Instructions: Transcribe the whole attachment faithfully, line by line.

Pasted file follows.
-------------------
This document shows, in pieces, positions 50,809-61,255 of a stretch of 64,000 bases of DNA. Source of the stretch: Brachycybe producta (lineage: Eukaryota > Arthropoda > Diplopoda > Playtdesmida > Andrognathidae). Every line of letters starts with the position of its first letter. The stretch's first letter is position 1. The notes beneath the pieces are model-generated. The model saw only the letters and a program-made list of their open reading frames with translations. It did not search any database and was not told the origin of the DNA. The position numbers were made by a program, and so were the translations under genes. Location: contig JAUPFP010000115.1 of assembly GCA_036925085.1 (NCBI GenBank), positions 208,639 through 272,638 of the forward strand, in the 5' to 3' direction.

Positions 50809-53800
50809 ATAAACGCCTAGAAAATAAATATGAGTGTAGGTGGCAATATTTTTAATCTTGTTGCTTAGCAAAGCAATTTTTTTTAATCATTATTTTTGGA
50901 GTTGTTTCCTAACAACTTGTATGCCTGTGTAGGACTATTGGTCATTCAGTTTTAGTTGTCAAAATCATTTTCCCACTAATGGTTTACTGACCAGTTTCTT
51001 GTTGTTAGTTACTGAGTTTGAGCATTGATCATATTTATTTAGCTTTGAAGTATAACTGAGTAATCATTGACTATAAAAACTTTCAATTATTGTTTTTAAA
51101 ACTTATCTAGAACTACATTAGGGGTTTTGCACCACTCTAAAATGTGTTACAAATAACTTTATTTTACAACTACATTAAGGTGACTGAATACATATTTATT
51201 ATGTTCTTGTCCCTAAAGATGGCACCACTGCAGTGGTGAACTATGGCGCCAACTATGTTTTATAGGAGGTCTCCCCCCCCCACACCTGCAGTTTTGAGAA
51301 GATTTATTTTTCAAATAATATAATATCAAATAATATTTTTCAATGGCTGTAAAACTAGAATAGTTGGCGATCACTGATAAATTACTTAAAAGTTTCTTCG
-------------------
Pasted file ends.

This document shows, in pieces, positions 50,809-61,255 of a stretch of 64,000 bases of DNA. Source of the stretch: Brachycybe producta (lineage: Eukaryota > Arthropoda > Diplopoda > Playtdesmida > Andrognathidae). Every line of letters starts with the position of its first letter. The stretch's first letter is position 1. The notes beneath the pieces are model-generated. The model saw only the letters and a program-made list of their open reading frames with translations. It did not search any database and was not told the origin of the DNA. The position numbers were made by a program, and so were the translations under genes. Location: contig JAUPFP010000115.1 of assembly GCA_036925085.1 (NCBI GenBank), positions 208,639 through 272,638 of the forward strand, in the 5' to 3' direction.

Positions 50809-53800
50809 ATAAACGCCTAGAAAATAAATATGAGTGTAGGTGGCAATATTTTTAATCTTGTTGCTTAGCAAAGCAATTTTTTTTAATCATTATTTTTGGA
50901 GTTGTTTCCTAACAACTTGTATGCCTGTGTAGGACTATTGGTCATTCAGTTTTAGTTGTCAAAATCATTTTCCCACTAATGGTTTACTGACCAGTTTCTT
51001 GTTGTTAGTTACTGAGTTTGAGCATTGATCATATTTATTTAGCTTTGAAGTATAACTGAGTAATCATTGACTATAAAAACTTTCAATTATTGTTTTTAAA
51101 ACTTATCTAGAACTACATTAGGGGTTTTGCACCACTCTAAAATGTGTTACAAATAACTTTATTTTACAACTACATTAAGGTGACTGAATACATATTTATT
51201 ATGTTCTTGTCCCTAAAGATGGCACCACTGCAGTGGTGAACTATGGCGCCAACTATGTTTTATAGGAGGTCTCCCCCCCCCACACCTGCAGTTTTGAGAA
51301 GATTTATTTTTCAAATAATATAATATCAAATAATATTTTTCAATGGCTGTAAAACTAGAATAGTTGGCGATCACTGATAAATTACTTAAAAGTTTCTTCG